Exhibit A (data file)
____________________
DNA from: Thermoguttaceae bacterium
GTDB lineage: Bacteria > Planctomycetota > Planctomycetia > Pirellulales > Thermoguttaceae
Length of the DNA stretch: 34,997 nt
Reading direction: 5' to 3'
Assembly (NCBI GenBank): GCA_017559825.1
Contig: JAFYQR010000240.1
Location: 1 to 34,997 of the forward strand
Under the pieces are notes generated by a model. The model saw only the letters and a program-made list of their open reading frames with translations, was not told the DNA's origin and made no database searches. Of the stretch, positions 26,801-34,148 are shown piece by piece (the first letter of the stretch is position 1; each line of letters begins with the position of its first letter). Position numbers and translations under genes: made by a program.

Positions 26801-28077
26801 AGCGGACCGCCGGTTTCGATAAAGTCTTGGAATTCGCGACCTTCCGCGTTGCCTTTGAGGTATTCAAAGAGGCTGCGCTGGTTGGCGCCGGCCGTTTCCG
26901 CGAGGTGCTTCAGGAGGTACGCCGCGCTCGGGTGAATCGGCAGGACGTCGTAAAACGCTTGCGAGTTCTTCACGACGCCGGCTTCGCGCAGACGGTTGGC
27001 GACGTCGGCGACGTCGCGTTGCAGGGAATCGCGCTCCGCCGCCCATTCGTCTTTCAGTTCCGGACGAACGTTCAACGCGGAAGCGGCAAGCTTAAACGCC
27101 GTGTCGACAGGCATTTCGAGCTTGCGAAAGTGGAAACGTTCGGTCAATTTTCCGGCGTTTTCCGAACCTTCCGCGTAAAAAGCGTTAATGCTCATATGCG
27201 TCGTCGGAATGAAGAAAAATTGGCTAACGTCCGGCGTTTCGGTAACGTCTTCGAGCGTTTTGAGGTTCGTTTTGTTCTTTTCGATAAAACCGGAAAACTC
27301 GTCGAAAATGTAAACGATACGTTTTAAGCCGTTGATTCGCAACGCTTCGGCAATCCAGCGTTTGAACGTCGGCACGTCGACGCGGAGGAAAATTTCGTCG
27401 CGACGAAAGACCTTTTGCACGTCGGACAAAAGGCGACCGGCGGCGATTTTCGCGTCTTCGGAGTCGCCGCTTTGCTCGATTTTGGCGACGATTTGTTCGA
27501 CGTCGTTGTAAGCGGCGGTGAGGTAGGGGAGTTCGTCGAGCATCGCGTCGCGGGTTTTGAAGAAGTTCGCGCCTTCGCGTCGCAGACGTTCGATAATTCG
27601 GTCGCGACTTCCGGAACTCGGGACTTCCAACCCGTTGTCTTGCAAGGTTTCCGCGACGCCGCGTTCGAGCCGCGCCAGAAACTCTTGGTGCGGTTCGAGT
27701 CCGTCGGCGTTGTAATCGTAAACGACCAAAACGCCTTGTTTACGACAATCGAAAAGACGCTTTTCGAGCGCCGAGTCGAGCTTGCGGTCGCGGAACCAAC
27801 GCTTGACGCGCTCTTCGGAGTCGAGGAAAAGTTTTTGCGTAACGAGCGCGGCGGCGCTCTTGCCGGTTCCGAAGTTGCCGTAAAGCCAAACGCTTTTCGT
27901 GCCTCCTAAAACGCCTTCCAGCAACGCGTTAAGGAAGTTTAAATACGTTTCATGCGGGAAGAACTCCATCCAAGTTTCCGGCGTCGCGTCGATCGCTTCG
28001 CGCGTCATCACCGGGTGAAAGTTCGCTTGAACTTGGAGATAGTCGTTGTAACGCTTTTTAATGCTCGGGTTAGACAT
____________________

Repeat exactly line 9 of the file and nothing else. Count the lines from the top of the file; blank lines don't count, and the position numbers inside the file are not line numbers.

Positions 26801-28077